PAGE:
e.g.

typedef decltype(fn(std::declval<Arg>())) t;

declares t to be the type of the result of calling fn with an rvalue of type Arg. This is similar to your case (c) (fn(Arg())), but it doesn't require anything of Arg, so it works on types without default constructors.

If your return expression uses a local variable of type foo, then you can use decltype(fn(std::declval<foo>())), again regardless of how you construct a foo.

If you need an lvalue, such as a named object or an lvalue reference, then you can use std::declval<foo&>(). This allows you to handle the case where the type depends on whether you have an lvalue or an rvalue.

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2  
std::declval<Arg&>() is also something to be considered, especially considering you mention a local variable. –  Luc Danton Aug 20 '12 at 10:59

Use result_of. It is backwards compatible and takes all the ugly declval pain out of your code. You still need to remember to add rvalue reference qualifiers (&&) if you actually just forward values.

Something else I find important: Your function forwards arguments to another function. In such cases you should always use rvalue references to pass the arguments.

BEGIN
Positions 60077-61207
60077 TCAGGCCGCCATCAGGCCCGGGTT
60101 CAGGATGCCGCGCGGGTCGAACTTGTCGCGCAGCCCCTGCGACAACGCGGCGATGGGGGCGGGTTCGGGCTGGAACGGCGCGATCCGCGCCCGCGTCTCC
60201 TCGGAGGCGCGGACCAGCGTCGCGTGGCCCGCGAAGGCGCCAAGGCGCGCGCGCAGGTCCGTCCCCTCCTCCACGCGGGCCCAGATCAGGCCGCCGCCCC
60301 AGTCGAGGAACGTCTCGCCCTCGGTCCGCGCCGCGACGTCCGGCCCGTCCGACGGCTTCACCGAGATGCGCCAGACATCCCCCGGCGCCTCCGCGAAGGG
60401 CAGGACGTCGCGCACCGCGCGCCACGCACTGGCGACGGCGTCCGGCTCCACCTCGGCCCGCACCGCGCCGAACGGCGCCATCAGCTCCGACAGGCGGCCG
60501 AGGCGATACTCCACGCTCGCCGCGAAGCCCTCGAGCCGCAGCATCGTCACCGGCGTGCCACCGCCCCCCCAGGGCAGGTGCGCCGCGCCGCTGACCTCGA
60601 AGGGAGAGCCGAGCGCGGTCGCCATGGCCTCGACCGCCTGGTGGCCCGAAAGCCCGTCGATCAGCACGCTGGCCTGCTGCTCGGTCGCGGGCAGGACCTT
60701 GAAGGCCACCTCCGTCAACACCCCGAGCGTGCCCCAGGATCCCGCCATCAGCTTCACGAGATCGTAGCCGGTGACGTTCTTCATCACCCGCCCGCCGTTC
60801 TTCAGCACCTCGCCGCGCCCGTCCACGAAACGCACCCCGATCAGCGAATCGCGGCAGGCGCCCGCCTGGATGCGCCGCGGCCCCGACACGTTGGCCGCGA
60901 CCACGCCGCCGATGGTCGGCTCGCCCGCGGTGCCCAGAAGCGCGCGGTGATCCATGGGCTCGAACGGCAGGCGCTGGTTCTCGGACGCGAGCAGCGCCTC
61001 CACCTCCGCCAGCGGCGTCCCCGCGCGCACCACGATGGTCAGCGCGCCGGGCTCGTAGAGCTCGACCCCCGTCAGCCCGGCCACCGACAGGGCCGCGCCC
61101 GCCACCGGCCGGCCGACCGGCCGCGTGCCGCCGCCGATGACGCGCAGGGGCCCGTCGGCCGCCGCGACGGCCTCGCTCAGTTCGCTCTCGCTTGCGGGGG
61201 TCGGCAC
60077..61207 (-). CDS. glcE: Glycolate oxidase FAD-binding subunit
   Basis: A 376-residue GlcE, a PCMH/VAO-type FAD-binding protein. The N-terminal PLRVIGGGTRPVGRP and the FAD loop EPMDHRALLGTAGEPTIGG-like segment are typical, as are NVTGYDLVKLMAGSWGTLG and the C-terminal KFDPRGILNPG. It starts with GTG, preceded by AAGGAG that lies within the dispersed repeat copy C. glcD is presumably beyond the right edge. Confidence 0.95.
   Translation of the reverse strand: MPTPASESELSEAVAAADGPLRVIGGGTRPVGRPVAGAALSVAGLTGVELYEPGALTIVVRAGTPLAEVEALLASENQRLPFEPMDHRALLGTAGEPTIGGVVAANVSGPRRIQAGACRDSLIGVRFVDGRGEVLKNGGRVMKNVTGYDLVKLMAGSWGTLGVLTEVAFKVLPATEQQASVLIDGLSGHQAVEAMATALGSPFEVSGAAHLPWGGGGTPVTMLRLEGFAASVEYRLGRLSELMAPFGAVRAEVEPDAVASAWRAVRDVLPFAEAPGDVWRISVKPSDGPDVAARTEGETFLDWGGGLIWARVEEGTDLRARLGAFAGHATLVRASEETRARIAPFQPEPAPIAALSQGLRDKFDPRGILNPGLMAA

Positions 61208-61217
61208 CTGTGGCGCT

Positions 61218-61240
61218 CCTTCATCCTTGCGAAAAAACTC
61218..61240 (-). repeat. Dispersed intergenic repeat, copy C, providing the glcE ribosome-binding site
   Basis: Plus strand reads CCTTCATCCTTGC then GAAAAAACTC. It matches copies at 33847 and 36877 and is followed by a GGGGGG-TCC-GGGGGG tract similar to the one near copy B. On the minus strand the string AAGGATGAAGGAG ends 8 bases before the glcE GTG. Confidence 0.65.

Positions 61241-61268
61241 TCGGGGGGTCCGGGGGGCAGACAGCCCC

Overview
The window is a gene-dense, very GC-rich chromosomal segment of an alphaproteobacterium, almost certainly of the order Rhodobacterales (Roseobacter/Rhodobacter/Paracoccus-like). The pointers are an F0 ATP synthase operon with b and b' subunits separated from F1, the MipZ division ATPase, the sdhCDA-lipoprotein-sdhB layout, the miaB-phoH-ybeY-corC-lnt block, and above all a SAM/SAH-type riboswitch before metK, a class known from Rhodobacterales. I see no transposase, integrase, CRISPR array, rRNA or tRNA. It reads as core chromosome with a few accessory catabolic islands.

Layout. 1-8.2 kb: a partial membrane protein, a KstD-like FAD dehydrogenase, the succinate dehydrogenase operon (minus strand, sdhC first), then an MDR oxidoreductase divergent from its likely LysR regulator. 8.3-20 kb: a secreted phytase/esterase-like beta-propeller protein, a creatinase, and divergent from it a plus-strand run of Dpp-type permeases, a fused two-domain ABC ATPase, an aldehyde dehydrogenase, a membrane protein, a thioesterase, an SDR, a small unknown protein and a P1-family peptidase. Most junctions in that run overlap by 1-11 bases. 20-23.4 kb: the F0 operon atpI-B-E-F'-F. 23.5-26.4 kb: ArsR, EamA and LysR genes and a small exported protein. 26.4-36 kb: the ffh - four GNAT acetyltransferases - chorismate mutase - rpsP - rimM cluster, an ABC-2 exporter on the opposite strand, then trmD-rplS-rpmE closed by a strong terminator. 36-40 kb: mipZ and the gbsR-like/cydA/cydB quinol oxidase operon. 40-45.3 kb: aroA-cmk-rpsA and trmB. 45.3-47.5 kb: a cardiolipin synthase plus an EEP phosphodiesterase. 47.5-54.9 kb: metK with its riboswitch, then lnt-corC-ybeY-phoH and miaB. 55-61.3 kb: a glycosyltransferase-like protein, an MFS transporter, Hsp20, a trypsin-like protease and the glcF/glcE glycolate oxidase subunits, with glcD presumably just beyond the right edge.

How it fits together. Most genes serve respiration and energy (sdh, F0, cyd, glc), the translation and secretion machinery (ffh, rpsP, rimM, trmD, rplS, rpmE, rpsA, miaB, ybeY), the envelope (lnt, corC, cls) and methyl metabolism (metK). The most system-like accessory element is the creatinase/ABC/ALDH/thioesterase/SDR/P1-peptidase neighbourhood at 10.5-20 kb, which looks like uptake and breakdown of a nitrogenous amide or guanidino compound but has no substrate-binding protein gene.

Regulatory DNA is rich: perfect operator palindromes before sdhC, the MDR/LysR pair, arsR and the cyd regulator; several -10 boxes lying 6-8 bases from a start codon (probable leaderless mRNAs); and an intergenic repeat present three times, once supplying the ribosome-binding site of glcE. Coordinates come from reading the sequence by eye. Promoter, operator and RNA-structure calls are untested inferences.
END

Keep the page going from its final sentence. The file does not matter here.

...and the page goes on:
If all you are trying to do is improve maintainability: there are several attempts at a RETURNS macro around that try to minimize the repetition between the return type declaration and the actual return expression, but I haven't seen any that allows a function body that contains more than the actual return statement.

As for how declval works: Its compiler dependent. It isn't allowed to occur in an evaluated content and its argument can be an incomplete type. See 20.2.4

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I would advise against std::result_of. For once it isn't guaranteed to SFINAE, unlike decltype-based solutions. It also doesn't reflect the result type of a call -- it does more than that e.g. in relation with pointers to members. –  Luc Danton Aug 20 '12 at 11:01